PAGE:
I found the best presentation is the obvious one, the natural one. To throw the jig upriver and work it back down the shoals or pools towards myself. This allows for the jig to swim up and over the rocks like a bream or crayfish washing downriver towards the waiting fish's mouth, like any natural prey would. Shoal bass stay fairly active throughout the summertime so you don't have to crawl the jig back, you can work it back fairly fast. I don't burn it back like a spinner bait but I also don't crawl it like a normal jig or texas rig. If you match the weight of the jig correctly with the speed of the current, then it will just glide it's way back to you. I do let it fall into the cracks and crevices in the shoals, because that is where the big bass will be waiting for it's next meal, but I only let it hit the bottom for a few seconds, at most. This is usually when the fish will take ahold of the jig, just as it begins to fall between rocks or as you go to lift it over that rock. A lot of your bites will just feel mushy or all of the sudden get heavy. This is because of the slack in your line while working a jig this way.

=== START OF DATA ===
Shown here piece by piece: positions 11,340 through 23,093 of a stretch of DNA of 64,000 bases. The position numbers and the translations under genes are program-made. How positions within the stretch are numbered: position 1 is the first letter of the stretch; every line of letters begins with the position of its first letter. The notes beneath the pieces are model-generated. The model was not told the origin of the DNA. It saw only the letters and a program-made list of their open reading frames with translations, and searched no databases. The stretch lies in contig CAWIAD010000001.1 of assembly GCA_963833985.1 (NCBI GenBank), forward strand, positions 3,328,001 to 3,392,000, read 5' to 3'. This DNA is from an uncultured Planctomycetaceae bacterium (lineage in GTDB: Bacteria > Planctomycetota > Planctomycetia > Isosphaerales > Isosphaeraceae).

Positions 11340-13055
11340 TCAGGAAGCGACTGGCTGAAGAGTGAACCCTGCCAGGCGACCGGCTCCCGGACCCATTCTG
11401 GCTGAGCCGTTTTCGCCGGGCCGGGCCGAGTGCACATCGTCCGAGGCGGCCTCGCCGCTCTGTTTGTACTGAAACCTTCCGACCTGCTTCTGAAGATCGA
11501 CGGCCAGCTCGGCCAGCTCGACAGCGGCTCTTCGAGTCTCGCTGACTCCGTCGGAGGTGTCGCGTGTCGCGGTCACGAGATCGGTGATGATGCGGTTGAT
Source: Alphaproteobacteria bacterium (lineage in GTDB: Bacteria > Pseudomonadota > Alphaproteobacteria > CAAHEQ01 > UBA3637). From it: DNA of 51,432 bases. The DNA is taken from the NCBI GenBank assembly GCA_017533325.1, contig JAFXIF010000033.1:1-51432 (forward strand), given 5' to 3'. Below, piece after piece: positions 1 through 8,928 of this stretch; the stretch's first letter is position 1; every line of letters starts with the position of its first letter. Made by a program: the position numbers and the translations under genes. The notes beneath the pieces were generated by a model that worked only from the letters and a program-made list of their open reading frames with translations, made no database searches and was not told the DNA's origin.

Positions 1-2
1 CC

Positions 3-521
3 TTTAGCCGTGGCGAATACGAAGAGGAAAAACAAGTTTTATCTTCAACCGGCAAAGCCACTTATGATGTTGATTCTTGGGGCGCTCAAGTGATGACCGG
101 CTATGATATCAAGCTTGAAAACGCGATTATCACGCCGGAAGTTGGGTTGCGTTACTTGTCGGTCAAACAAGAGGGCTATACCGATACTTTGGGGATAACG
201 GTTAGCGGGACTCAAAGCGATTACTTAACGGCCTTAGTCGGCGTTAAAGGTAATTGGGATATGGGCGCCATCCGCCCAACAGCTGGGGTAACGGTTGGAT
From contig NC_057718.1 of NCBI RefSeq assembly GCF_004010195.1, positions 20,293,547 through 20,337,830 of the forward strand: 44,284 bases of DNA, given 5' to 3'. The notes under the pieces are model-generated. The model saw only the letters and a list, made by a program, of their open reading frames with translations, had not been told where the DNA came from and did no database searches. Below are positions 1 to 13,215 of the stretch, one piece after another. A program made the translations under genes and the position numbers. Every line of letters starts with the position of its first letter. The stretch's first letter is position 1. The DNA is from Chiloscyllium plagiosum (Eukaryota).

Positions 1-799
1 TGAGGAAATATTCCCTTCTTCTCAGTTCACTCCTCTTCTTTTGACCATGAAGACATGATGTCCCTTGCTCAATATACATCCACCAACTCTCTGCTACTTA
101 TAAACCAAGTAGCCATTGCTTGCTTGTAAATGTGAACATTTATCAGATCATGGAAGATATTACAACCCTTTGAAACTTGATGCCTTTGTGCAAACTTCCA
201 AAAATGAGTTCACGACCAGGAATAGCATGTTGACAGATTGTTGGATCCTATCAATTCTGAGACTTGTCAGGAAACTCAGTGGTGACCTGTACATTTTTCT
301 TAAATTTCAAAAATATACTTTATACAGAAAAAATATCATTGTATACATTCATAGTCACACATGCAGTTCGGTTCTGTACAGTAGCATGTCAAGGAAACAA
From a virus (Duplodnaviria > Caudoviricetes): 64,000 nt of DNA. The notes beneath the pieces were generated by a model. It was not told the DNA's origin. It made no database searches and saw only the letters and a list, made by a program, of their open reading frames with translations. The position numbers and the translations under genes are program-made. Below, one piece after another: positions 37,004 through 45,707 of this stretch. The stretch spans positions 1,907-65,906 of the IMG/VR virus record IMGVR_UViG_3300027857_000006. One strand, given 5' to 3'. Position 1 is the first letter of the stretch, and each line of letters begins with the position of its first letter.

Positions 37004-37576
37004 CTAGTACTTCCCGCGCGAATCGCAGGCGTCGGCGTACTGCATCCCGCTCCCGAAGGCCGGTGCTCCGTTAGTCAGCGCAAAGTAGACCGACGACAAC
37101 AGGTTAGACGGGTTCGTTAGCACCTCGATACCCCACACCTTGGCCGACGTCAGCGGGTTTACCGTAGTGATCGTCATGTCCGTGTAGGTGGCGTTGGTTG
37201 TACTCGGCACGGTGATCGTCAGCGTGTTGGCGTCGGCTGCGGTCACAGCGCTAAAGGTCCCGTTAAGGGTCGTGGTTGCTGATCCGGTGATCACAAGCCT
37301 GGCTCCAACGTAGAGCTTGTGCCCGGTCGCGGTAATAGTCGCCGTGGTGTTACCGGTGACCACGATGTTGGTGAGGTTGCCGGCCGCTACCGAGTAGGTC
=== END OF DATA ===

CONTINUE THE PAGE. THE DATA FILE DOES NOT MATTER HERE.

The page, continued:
You have to make sure to use the proper gear for this type of fishing. You need a strong, abrasive resistant line, that also has low visibility since the summer river water is usually very clear. So I go with 20lb P Line Flouroclear. I like this because it's strong, sensitive and has very little stretch so hook sets are easier, especially since the lure is working downriver towards me and moving with the current. A bass can grab it and take it right back under one of the rocks it was hiding under. So you need something strong when you set the hook, to get the bass out from under the rocks and keep it from snapping the line on the sharp edges. You will also need a stout rod, I use a Dobyns 766 Flip for this paired with a Shimano Curado. This gives me plenty of backbone to slam the hook in a big bass' lip and the reel has the ability to throw the jig a long distance. Distance is important since your working upriver, which means you'll be throwing your lure uphill. The micro guides on this rod also help add extra distance on your casts. Any extra distance is a good thing. Give this technique a try next time you find yourself out fishing some moving water on the dog days of summer. It can produce some excellent catches.